This then leads us to look at what constricts freedom in the long run. It is, to use a 64 dollar word, anomie, the state of lawlessness. Think about driving down a highway on a dark night and there are no white guide lines on your left and on your right. Think about a little town of several thousand people where there are no rules and restrictions to guide people’s conduct and behavior. Think about every single one doing what he or she pleases, at any given time. Think about unbridled behavior from everyone. Think about sin and sinful acts galore! What do you see? Bondage, slavery, disorder, chaos. Such was the state the Israelites were in over at Egypt. Then God decided to liberate them through the leadership of Moses. Keeping us all in freedom…making us truly and fully liberated…this is what those ten words are all about!

Tuesday, March 3, 2009


A Lenten Reflection

The 2nd Sunday of Lent puts us in difficult treading ground. The journey towards Easter glory does not seem to be all rosy and bright after all! There goes the promise to Abraham! He who was called to be a father to a multitude of nations is now called to do a very difficult sacrificial offering. “Take your son, Isaac, your only one, whom you love…”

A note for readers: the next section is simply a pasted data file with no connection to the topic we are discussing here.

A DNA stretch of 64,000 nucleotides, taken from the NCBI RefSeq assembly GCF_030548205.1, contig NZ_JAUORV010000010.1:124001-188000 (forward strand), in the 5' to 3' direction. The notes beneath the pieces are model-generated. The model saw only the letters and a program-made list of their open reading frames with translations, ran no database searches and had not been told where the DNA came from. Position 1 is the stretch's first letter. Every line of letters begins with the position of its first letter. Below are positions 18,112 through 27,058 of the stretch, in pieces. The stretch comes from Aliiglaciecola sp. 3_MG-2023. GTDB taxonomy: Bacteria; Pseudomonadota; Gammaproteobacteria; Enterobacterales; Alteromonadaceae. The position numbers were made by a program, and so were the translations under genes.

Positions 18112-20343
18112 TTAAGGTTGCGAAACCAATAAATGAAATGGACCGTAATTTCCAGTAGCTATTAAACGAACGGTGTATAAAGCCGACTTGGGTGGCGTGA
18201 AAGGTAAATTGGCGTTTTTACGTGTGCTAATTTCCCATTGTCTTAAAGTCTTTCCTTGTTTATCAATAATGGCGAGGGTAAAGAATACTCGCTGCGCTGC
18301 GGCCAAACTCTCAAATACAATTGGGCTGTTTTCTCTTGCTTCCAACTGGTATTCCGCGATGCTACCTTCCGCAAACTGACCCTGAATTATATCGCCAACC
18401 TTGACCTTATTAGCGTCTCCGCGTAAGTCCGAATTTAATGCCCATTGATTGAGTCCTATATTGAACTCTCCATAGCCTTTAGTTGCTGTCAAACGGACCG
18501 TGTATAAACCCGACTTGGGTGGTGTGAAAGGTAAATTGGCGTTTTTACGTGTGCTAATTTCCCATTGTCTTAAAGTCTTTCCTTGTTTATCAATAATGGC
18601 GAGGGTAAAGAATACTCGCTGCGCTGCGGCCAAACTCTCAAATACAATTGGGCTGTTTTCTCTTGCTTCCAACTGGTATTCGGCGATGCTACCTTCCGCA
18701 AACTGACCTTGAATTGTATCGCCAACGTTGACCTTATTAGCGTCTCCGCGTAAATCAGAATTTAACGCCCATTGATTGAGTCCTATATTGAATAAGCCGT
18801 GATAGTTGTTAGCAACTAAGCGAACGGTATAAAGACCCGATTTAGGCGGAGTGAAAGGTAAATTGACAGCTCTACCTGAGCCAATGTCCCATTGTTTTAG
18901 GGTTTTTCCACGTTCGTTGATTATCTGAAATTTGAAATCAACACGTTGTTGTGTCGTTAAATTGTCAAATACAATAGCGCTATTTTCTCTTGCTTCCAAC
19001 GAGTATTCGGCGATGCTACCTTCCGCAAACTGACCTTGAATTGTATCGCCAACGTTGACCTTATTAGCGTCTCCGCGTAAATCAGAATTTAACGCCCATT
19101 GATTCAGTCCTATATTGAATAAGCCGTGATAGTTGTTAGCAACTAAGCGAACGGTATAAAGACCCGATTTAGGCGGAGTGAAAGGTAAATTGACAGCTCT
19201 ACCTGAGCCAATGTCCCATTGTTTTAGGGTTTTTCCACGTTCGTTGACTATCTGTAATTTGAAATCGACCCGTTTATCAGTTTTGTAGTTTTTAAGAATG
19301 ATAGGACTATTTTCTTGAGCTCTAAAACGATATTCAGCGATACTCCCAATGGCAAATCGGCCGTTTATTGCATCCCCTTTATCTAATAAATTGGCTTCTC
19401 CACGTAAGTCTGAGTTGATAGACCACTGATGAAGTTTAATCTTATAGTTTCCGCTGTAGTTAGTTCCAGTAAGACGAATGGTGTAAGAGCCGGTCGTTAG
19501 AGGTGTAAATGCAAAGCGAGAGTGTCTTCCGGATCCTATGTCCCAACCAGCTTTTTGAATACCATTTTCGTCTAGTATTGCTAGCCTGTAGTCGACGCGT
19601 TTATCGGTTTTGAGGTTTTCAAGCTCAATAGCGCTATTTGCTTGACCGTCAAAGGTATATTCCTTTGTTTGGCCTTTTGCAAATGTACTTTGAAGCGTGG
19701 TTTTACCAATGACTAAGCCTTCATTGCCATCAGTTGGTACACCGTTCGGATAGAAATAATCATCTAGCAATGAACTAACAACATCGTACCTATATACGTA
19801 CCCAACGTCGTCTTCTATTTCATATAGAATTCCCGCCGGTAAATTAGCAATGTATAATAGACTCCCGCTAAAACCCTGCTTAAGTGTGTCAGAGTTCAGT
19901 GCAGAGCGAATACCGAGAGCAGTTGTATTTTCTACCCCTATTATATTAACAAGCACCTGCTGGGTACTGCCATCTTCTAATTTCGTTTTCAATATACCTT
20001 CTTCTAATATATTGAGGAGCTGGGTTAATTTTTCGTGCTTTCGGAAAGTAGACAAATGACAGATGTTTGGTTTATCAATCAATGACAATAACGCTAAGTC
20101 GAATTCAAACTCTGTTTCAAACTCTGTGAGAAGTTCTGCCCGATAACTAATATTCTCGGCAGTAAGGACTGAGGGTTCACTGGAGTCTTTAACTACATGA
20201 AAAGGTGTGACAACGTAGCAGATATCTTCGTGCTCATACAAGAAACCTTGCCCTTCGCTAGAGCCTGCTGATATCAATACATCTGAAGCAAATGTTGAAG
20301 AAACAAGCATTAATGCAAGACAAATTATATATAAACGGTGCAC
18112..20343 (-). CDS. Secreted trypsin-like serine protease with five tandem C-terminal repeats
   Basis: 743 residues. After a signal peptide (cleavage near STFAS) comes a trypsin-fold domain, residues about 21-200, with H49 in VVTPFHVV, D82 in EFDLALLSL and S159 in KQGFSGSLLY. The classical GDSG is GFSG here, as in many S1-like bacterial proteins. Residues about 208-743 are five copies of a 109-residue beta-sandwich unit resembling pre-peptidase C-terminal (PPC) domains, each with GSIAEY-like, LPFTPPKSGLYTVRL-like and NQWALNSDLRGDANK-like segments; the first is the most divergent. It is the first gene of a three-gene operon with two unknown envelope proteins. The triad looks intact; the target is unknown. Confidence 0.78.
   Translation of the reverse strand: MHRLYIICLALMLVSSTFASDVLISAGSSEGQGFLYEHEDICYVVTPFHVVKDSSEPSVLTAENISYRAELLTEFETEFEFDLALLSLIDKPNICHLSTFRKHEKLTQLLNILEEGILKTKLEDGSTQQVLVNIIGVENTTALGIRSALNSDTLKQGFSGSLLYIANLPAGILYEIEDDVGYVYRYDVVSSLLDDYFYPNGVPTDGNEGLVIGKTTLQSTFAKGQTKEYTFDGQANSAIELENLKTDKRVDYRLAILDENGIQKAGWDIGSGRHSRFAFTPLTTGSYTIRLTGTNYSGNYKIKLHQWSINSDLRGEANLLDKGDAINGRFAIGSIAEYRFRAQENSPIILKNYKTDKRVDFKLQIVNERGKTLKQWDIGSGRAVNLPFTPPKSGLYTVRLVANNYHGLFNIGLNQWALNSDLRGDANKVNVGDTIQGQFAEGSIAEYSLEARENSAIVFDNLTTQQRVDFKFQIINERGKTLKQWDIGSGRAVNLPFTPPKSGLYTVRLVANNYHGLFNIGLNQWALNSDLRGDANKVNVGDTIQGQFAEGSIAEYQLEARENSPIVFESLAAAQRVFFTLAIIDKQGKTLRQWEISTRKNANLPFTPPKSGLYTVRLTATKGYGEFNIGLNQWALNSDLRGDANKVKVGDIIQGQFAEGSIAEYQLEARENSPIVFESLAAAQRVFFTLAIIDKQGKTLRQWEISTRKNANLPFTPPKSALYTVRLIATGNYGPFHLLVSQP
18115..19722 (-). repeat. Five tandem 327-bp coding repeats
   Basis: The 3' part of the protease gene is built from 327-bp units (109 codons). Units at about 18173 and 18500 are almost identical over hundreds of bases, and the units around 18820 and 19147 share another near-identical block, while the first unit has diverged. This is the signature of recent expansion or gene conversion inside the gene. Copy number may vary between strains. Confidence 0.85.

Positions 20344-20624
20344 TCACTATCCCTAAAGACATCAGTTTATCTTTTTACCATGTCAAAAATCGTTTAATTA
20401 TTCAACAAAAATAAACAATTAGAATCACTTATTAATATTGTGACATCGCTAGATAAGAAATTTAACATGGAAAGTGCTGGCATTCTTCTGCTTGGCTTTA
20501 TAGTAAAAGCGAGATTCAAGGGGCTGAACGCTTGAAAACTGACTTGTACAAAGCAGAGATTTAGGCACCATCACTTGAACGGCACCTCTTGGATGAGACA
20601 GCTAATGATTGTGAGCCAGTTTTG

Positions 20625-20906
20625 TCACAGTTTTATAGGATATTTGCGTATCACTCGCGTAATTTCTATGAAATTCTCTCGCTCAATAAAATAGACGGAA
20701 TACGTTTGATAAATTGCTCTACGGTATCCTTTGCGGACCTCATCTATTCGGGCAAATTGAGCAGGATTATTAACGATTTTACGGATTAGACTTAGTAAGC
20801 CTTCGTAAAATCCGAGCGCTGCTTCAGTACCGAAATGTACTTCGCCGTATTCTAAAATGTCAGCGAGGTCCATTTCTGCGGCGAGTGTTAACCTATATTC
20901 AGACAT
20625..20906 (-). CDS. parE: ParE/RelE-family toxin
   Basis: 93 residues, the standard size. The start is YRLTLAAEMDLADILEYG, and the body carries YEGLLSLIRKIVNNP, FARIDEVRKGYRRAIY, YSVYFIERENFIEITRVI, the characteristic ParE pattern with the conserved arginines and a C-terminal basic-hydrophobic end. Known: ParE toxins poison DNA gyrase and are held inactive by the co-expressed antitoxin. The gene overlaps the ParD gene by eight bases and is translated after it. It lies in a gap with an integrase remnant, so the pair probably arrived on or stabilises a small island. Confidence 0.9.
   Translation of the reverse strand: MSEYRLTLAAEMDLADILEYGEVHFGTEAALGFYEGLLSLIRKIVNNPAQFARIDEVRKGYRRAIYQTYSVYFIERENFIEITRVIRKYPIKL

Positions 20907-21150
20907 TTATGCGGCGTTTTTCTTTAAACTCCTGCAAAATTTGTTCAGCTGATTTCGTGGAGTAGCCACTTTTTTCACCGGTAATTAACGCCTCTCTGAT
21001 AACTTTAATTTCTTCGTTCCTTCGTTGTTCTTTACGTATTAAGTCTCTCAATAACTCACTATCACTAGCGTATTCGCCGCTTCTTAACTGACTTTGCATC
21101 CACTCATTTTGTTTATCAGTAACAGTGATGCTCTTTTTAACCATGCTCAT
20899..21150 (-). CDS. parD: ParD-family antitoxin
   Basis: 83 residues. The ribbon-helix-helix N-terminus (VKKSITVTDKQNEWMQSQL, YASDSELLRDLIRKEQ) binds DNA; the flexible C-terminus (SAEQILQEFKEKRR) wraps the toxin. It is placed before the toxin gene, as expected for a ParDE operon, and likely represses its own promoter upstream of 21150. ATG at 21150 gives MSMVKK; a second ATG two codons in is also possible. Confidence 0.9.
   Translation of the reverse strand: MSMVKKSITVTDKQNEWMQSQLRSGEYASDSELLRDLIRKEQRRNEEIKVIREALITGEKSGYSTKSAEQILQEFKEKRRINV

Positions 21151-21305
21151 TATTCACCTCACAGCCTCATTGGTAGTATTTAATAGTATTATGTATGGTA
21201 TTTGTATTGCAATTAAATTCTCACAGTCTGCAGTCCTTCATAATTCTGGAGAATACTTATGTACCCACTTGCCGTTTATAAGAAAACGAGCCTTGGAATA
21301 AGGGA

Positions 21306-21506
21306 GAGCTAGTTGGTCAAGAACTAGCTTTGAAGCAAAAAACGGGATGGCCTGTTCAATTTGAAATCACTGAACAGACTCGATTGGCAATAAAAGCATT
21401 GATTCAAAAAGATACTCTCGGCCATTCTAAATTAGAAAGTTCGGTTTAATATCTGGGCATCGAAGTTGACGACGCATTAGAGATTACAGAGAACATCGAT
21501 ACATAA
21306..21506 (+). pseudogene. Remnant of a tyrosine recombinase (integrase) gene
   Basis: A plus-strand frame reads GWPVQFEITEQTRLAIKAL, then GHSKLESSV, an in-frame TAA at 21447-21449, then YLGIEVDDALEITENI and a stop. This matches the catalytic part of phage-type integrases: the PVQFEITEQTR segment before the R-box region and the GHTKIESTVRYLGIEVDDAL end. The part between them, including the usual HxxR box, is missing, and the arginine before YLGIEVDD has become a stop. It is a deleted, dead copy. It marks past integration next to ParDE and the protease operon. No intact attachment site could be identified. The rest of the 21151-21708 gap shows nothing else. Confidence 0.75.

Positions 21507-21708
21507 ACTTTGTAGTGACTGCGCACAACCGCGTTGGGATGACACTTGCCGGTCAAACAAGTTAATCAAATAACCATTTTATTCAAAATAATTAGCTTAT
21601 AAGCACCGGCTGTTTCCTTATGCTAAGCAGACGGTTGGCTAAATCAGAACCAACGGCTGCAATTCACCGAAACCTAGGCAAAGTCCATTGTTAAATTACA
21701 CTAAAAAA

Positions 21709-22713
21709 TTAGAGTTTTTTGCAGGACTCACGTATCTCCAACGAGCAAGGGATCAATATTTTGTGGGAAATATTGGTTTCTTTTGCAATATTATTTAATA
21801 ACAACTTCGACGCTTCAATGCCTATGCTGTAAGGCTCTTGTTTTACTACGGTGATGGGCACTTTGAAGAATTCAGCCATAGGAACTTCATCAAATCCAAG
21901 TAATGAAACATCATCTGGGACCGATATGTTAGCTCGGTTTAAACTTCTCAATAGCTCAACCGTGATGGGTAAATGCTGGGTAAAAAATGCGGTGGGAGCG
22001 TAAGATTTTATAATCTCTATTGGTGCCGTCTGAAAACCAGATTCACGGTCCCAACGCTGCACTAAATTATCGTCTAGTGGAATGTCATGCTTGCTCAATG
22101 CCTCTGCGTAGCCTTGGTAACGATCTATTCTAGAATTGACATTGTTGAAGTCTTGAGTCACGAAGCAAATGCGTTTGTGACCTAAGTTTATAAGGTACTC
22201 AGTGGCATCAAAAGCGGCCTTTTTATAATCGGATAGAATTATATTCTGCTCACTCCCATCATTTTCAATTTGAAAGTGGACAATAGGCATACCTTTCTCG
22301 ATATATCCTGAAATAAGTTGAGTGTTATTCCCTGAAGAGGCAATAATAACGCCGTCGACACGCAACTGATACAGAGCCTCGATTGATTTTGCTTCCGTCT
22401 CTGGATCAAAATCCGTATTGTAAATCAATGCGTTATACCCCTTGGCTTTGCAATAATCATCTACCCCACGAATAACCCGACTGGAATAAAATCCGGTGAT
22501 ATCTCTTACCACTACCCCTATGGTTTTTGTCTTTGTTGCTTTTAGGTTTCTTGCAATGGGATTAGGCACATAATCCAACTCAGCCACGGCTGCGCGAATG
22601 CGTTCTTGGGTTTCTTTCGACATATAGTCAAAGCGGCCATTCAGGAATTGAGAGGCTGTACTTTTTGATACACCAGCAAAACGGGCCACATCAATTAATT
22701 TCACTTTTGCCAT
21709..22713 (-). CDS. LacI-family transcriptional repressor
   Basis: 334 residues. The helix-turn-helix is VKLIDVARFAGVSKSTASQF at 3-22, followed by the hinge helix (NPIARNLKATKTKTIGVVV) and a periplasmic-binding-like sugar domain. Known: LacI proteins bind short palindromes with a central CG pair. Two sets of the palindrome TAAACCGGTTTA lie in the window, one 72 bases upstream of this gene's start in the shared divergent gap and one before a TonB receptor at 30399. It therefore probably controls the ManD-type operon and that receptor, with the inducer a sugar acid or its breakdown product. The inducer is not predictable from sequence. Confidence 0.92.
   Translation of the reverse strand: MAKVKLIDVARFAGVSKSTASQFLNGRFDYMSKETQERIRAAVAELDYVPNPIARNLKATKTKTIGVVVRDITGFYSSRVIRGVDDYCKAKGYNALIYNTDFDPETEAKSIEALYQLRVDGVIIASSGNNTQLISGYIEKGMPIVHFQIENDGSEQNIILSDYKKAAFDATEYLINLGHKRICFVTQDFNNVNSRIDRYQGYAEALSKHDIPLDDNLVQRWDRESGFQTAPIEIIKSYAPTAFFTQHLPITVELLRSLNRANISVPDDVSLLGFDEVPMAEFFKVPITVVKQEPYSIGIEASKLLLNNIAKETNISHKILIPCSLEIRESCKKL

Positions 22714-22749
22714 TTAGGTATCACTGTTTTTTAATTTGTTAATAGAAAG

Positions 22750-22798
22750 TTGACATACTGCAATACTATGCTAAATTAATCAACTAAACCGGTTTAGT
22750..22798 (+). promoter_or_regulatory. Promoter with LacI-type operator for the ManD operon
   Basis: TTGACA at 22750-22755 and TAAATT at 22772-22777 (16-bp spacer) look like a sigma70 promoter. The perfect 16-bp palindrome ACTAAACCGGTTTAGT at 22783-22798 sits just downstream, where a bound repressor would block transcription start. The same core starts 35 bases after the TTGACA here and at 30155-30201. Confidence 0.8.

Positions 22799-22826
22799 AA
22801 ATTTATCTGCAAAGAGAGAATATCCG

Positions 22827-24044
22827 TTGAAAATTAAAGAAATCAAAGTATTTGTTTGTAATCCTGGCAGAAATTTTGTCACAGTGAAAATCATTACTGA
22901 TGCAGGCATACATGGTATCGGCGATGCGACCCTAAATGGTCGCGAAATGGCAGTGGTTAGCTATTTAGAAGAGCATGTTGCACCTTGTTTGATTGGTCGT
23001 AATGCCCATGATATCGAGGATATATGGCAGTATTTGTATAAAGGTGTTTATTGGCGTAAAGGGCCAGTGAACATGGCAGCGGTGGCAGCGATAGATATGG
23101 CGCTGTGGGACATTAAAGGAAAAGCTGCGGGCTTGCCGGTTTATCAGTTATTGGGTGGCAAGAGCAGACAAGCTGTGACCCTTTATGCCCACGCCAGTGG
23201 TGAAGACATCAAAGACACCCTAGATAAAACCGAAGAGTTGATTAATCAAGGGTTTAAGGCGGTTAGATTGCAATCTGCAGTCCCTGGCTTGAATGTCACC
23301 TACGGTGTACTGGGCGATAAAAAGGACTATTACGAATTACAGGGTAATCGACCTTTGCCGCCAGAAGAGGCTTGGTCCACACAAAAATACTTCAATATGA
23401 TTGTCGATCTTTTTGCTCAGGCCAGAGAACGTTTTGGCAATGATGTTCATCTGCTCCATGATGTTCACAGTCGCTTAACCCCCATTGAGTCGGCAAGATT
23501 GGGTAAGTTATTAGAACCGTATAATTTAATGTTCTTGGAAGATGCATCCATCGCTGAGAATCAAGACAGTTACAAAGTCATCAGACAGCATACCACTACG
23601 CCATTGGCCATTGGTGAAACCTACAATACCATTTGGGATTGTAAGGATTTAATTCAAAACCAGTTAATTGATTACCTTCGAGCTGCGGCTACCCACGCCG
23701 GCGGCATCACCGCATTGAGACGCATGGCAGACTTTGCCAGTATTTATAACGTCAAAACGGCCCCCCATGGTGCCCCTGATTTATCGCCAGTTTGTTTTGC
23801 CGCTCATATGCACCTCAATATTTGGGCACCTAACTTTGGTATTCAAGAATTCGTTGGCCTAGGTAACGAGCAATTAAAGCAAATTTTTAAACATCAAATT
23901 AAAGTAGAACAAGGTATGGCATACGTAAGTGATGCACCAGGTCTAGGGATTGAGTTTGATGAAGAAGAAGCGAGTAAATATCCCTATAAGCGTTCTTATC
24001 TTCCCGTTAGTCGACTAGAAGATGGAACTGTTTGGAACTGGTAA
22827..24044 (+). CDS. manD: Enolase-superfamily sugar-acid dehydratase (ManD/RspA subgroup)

Sometimes in life, we may feel like facing a blank wall. Trials come our way and, for all intents and purposes, it feels like the end of the road for us. Darkness sets in… appalling darkness… and the light of faith that we held onto and stood steadfast in for some time may become no more than a flicker. This seems to be the backdrop created by the story recounted in the first reading.